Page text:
Having already had a LinkedIn profile for over twelve months, I am already somewhat aware of the importance of having a strong online presence. I was rooted from my previous job through the means of a recruitment company who contacted me via LinkedIn.
Recruiters are now thinking strategically: if they placed a person and won their fee for a job role, chances are they’ll go back to the same pond they caught their first fish from. When I was first approached by Glen Recruitment on LinkedIn, my self indulgent wave of flattery lasted all of five seconds until I pieced the puzzle together and realised that the person who was leaving their job at the recruitment company’s client had also worked in my current job. It’s hard to convey that without sounding convoluted but basically I followed in Alex’s shoes for two jobs. I was the lazy choice for the recruitment company to choose, the formula had worked for them before. When I see him now we joke about how I wear his shoes.
As I already have a LinkedIn profile, I thought I’d give About.me a spin too. I liked the aesthetic quality of about.me which allows you to choose your “colour palette” and gives you a lot more freedom with the page layout etc. It seems like a more visual equivalent to LinkedIn which I suppose is great for artists and photographers but I’m not sure it’s an integral aspect to showcasing your skills as a librarian.
One nifty little trick I’ve picked up through exploring “Thing 3” is adding links to your LinkedIn / about.me pages on your email signature; I do think this makes you look more professional but also my Dad always used to say to me; if you want people to do things for you, you have to make it easy for them. If you’re applying for a job; having this link on your email makes it so easy for the recruiter to have a quick click through where they’ll get to see your skills and experience listed in a presentable, sleek, easy to read format. Win win!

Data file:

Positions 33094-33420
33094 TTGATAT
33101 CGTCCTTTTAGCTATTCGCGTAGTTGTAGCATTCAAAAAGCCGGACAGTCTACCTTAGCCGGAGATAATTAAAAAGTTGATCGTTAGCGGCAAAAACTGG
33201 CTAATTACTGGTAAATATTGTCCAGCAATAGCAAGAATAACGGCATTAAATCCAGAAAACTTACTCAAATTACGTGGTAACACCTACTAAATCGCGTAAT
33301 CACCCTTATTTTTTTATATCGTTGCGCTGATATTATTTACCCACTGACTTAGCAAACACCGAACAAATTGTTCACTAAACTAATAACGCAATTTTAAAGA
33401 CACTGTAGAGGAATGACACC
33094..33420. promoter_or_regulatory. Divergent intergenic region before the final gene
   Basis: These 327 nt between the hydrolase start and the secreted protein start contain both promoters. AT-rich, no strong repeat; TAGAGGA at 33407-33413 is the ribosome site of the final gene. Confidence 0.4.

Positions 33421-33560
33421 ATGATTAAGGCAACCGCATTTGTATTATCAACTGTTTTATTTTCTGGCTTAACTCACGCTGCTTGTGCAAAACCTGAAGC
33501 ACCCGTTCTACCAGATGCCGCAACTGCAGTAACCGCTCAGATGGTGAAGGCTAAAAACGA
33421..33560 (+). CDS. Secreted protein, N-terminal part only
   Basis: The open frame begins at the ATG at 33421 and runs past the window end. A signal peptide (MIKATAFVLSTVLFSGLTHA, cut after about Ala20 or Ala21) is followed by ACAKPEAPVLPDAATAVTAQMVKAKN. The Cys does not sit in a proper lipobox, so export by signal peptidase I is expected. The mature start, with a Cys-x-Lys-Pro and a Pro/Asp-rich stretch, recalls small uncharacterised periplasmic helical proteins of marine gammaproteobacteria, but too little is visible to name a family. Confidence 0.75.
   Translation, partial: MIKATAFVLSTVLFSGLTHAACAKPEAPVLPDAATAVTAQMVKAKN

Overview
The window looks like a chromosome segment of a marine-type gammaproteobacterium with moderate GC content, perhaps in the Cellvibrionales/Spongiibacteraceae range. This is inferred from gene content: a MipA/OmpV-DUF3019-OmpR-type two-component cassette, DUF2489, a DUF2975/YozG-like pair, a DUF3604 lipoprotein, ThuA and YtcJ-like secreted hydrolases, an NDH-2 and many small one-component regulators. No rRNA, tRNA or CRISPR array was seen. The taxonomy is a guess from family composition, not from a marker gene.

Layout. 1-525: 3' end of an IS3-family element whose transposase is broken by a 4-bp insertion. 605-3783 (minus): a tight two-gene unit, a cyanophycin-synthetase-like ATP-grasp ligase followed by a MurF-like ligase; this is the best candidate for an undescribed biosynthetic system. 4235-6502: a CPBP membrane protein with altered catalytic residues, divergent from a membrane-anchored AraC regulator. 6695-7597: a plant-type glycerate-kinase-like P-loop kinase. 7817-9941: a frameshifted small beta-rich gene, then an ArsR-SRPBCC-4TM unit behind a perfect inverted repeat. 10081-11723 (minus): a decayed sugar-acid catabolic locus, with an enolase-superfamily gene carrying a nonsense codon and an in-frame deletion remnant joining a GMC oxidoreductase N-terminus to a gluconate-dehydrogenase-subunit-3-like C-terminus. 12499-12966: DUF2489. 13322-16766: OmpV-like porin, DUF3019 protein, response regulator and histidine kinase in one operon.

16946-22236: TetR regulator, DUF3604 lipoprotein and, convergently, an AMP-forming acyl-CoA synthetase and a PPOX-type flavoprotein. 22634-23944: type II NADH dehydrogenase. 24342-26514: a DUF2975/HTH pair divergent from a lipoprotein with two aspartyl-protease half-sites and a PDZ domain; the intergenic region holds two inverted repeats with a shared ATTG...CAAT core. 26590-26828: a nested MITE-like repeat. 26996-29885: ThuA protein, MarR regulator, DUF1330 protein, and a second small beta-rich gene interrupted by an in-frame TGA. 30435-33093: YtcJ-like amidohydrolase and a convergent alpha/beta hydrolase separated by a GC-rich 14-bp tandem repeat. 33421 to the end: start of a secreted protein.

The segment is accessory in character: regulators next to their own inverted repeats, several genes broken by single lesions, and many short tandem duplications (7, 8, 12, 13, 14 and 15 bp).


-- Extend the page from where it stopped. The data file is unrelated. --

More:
One of the issues that have arisen out of this for me is that I’m not quite sure where to draw the line between my “Professional” social media and my “personal”. My Facebook account, for instance is very much a social tool for me, I use it to stay in touch with friends and family and I would never actively utilise this account in a professional context; that’s what I have Twitter and LinkedIn for. But then there are other apps, like Pinterest where there is a mixture of personal and professional content. I use it for my own curation though and whilst there is nothing on there that I would be unhappy for anyone to see, I also don’t think it shows me in the most professional light. Though we all use these sites for generally similar purposes I think it’s fair to say that we adopt the resources of these tools and applications and hone them for our subtly different purposes which are unique. Somewhere we must find the right balance that works for us depending on what we gain from using each tool. We should also remind ourselves, however that we should be proud of our personalities; I’ve observed that librarians are generally a very creative and artistic set of people and we should incorporate this into our professional brand and use it to our advantage – it’s our unique selling point!
You can check out my profiles here or alternatively you can laugh at my face! Enjoy.
Appropriate Profile Picture
Inappropriate Profile Picture!